Another quick way to lower your premiums by saving the insurer money is to institute co-payment as a feature of your employees’ health plans. A co-payment would require that each plan member pay a portion of the total cost of an appointment or treatment. This payment could be a flat rate, such as paying AED200 on every visit to the doctor, or a percentage of the total cost, with 10% or 20% co-payments being somewhat common on health insurance policies.
Using lower cost providers
If a company examines how their group insurance policy has been used in the previous year, oftentimes they will find that the people using the plan are mostly using it at costlier private hospitals. After all, if the cost is covered, why not get the best care at the most renowned medical facilities? Well, the thing of it is that the insurance company may look at this trend and decide to raise your company’s premiums if usage of high cost facilities is above average. For this reason, it may be a good idea to encourage your employees to use public hospitals for their less pressing healthcare needs.
By being sure to attend a public hospital a certain percentage of the time, your employees can save money for the entire company in the long run, as this measurement is often looked at by the insurance company as a percentage of overall facilities used. The onus is not entirely on the company and the employees, however. Insurers and brokers are both willing to incentivize your employees to avail themselves of public healthcare at least a portion of the time. Insurers may offer cash incentives for the use of such facilities, while brokers like UAE Medical Insurance can give seminars to employees about the benefits of using public facilities.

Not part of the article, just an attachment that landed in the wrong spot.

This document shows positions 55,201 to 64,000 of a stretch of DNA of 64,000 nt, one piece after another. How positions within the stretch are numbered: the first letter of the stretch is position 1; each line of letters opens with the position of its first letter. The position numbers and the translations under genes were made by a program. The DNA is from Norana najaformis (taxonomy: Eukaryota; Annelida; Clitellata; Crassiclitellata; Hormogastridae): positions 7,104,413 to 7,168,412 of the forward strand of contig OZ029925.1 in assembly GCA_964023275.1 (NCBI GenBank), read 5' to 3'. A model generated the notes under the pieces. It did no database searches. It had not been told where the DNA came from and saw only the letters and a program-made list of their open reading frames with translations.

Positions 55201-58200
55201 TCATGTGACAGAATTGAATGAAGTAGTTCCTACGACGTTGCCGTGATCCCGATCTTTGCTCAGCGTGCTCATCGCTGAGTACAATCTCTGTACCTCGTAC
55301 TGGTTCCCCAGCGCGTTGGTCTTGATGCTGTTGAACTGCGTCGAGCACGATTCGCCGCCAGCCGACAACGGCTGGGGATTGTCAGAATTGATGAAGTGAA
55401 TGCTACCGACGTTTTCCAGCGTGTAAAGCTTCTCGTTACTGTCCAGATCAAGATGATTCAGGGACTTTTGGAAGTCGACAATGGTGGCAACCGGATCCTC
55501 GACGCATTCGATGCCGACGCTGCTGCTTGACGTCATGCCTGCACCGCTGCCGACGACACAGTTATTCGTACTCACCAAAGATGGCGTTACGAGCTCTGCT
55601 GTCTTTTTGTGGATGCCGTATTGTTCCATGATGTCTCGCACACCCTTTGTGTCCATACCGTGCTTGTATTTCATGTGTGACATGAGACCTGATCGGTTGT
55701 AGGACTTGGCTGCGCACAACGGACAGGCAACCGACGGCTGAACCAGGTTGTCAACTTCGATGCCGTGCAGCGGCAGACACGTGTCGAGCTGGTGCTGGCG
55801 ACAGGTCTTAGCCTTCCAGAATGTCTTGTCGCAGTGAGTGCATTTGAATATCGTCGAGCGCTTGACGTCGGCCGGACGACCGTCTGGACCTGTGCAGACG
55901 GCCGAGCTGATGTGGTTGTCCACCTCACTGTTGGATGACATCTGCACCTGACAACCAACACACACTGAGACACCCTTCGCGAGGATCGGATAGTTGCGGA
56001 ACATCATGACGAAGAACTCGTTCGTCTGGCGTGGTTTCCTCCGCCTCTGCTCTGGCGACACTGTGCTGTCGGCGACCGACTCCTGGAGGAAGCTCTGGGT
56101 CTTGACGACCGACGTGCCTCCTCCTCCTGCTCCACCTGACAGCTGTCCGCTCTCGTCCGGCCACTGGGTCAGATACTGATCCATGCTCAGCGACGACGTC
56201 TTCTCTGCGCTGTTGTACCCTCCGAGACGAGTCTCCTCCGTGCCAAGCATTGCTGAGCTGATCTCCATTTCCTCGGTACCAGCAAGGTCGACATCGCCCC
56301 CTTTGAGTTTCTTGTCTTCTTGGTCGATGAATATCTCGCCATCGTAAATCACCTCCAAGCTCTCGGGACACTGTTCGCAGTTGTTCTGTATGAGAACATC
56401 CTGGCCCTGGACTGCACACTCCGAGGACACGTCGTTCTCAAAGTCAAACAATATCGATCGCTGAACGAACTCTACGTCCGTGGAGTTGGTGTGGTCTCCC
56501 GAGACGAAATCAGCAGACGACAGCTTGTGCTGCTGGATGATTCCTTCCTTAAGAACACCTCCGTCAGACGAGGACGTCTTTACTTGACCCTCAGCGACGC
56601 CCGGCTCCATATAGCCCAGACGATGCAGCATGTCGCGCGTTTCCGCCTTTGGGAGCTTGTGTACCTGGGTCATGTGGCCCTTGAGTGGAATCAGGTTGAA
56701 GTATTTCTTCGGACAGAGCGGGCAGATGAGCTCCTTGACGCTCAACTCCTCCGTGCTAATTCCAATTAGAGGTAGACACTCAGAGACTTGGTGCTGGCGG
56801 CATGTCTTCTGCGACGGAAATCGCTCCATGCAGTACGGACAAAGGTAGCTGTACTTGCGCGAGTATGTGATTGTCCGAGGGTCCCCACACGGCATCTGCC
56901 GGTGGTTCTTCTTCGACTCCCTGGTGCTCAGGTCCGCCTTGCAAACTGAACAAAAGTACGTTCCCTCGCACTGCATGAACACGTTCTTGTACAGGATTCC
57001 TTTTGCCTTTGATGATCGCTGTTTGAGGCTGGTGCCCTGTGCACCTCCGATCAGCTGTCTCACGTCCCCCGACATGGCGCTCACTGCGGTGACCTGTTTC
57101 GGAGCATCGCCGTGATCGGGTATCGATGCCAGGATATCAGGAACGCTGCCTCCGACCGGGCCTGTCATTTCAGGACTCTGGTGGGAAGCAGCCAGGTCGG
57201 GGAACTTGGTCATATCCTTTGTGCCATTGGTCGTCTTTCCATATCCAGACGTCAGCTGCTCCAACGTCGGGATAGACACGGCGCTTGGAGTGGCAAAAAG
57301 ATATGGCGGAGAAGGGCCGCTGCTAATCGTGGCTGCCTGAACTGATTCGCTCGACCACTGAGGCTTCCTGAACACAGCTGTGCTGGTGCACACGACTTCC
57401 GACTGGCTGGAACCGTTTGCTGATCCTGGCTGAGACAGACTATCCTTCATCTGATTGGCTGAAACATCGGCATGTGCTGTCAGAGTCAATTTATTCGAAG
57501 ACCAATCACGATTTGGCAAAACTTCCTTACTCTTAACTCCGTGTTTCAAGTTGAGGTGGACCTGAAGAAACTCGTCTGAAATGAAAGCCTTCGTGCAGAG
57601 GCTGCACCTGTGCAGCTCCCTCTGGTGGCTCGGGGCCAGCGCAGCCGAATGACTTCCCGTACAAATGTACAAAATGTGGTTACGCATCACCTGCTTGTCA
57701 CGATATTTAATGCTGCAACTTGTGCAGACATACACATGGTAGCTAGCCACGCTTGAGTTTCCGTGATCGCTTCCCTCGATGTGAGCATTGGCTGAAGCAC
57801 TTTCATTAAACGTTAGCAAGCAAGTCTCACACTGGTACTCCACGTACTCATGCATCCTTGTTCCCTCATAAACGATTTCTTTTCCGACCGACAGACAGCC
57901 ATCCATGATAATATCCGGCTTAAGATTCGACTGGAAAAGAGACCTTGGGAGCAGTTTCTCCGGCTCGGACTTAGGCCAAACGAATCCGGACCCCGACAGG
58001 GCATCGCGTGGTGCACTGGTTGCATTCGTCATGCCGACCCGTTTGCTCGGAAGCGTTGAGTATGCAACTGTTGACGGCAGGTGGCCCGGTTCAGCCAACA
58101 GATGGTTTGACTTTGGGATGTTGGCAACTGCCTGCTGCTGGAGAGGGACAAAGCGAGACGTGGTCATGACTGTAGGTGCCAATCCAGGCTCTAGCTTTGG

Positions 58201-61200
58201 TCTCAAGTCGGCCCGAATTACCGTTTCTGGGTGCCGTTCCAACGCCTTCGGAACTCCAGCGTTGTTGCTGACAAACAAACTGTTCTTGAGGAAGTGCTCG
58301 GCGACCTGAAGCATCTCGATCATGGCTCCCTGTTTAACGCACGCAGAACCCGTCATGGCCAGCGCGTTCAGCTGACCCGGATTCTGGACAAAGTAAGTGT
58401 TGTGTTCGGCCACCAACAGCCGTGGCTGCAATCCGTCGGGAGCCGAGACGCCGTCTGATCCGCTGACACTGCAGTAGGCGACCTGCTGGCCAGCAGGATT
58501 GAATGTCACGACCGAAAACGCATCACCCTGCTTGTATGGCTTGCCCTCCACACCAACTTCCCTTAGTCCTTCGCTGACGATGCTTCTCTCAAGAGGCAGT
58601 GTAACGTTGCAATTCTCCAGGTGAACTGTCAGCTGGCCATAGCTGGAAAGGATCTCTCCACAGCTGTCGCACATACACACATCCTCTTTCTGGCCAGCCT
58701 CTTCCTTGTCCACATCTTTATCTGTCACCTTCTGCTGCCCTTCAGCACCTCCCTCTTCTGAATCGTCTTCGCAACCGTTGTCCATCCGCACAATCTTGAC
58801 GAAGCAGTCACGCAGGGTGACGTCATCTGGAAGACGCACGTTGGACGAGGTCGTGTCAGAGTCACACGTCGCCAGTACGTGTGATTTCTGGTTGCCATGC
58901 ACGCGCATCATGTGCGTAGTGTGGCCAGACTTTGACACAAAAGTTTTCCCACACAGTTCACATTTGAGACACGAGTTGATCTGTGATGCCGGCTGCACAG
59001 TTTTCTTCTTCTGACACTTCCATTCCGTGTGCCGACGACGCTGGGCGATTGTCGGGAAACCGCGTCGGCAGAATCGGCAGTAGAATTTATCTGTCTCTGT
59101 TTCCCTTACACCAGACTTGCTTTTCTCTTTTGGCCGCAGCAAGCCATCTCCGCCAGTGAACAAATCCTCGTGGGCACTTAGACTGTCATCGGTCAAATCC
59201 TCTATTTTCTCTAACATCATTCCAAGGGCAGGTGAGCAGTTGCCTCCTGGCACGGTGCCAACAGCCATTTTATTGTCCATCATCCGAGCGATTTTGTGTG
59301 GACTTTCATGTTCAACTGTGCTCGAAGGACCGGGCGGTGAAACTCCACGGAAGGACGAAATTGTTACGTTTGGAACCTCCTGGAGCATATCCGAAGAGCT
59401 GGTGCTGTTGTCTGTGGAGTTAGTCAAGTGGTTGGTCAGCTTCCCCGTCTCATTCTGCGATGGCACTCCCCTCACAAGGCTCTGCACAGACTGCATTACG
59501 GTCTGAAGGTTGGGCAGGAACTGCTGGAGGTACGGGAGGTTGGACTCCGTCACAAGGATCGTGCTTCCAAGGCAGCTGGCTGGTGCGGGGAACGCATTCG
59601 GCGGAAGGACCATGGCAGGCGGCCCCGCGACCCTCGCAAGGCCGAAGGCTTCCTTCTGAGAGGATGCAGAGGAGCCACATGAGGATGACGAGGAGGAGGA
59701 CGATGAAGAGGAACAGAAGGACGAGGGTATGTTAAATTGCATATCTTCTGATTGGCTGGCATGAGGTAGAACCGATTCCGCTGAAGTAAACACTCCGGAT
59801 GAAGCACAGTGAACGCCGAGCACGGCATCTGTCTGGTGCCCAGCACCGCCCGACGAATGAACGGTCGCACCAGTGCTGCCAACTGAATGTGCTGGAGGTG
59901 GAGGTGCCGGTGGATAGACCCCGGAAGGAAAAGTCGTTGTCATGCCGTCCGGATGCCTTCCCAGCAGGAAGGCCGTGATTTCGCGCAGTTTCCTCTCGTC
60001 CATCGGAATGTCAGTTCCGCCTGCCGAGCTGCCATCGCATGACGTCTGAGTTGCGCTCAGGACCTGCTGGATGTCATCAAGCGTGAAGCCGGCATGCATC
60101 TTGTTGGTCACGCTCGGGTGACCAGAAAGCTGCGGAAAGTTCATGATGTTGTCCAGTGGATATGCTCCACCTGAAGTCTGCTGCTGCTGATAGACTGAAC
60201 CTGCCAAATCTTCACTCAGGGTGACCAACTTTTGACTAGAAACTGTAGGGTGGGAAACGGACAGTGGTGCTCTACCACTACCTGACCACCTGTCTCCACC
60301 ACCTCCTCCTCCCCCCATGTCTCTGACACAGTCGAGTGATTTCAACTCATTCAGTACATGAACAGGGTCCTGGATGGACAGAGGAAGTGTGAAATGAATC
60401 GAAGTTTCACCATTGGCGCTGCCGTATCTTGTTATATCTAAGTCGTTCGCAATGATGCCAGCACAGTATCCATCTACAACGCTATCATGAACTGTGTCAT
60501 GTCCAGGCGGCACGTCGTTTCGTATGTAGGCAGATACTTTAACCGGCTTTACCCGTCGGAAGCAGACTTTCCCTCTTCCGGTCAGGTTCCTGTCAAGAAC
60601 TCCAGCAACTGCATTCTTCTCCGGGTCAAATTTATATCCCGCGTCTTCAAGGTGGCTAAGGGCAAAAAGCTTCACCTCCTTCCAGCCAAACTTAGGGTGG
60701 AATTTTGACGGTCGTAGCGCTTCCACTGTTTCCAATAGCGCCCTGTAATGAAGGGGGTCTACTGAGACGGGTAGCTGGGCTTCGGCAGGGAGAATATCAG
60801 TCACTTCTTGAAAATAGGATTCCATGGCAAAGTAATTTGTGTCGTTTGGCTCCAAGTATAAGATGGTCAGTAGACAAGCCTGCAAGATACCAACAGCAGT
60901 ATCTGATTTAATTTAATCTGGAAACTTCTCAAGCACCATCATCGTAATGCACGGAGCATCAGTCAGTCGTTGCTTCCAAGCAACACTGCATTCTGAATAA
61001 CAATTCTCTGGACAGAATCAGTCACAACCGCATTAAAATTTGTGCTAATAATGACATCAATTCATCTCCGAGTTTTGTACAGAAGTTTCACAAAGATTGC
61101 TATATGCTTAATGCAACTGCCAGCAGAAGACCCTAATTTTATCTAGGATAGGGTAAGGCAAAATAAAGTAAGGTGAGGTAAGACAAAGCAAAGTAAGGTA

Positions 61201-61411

Along the same line as encouraging employees to use lower cost healthcare, but even more drastic a measure, is getting a plan that provides a limited network of providers at which members can either receive better insurance benefits, or any benefits at all. This limits employee freedom when it comes to choosing care providers, but can lower premiums substantially.
Perhaps the most obvious way to lower premiums is to reduce the benefits that a plan provides. For instance, some companies may choose to no longer carry maternity benefits on their group plan, as this coverage can raise premiums significantly. A proper analysis of how employees have historically used a plan, and the specific conditions that have been covered, can lead you to figure out which benefits are not being used, which may lead you to decide that it is a benefit that can be cut to lower costs.
While insurance companies will usually look at the overall expenditure on your plan and use that as justification for raising your premiums, sometimes the numbers are exceptional. For example, if this year’s claims were significantly higher than the previous year, this will raise red flags for the insurance company, but if, upon further inspection, you find that a couple of employees at your company had received cancer treatments during the year that were particularly costly, but have since ended, you can make the case to the insurer that the year’s high level of claims is an anomaly that is unlikely to occur again next year. Insurers do understand this line of thinking, and may not raise your rates if you can make a valid argument along these lines.
Now, hopefully you’re well versed enough in the points above to start approaching negotiations with your insurer, but why not have an experienced and knowledgeable partner by your side that can give you an advantage? That’s where an established insurance broker like UAE Medical Insurance can really come in handy. By working with us to source the best group medical insurance plan for your company, you can utilize our expertise to ensure that you don’t miss anything when you enter negotiations with the insurers, as well as get detailed reports on why your premiums should or should not rise for the next term – and all for no extra cost to you! To find out more, contact UAE Medical Insurance today.